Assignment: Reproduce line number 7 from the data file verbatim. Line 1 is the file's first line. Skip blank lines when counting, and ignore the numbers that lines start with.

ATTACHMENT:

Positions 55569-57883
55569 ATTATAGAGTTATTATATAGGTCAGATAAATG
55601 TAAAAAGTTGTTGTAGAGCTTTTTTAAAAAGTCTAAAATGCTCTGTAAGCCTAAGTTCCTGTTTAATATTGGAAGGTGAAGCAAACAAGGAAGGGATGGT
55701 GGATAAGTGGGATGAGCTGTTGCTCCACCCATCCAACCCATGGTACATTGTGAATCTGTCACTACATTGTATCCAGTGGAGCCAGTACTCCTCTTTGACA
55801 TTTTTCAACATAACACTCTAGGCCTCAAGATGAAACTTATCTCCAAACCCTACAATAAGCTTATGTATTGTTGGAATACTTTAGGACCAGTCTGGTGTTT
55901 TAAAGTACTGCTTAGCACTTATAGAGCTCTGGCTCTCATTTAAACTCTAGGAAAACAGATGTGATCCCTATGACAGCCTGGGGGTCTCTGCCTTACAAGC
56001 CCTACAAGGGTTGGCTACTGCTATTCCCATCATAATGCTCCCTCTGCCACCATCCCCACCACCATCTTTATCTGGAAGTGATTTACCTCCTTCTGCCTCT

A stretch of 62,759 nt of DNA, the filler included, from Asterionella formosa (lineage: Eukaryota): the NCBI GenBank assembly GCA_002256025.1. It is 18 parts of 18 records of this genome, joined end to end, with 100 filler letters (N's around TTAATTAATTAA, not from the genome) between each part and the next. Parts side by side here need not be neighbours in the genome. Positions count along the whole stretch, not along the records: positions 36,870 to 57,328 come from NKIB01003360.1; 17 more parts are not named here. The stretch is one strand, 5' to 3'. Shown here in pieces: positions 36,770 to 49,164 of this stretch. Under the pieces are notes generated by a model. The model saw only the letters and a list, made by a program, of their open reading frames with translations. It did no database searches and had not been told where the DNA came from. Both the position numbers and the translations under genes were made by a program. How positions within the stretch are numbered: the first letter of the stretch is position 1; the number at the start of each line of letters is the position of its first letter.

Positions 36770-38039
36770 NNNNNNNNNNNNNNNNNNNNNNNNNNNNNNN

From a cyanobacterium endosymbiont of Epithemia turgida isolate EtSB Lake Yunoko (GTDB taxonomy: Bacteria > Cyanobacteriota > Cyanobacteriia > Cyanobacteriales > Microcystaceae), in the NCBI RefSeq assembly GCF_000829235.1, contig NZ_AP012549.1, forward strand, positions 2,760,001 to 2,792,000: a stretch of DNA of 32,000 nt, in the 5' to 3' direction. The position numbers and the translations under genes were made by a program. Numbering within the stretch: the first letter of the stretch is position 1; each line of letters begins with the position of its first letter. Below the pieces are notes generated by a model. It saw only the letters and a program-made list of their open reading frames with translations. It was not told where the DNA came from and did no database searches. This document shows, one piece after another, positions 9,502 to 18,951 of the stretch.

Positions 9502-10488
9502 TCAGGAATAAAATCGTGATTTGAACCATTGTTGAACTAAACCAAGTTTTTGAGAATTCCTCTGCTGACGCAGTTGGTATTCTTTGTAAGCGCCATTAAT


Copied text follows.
56001 CCTACAAGGGTTGGCTACTGCTATTCCCATCATAATGCTCCCTCTGCCACCATCCCCACCACCATCTTTATCTGGAAGTGATTTACCTCCTTCTGCCTCT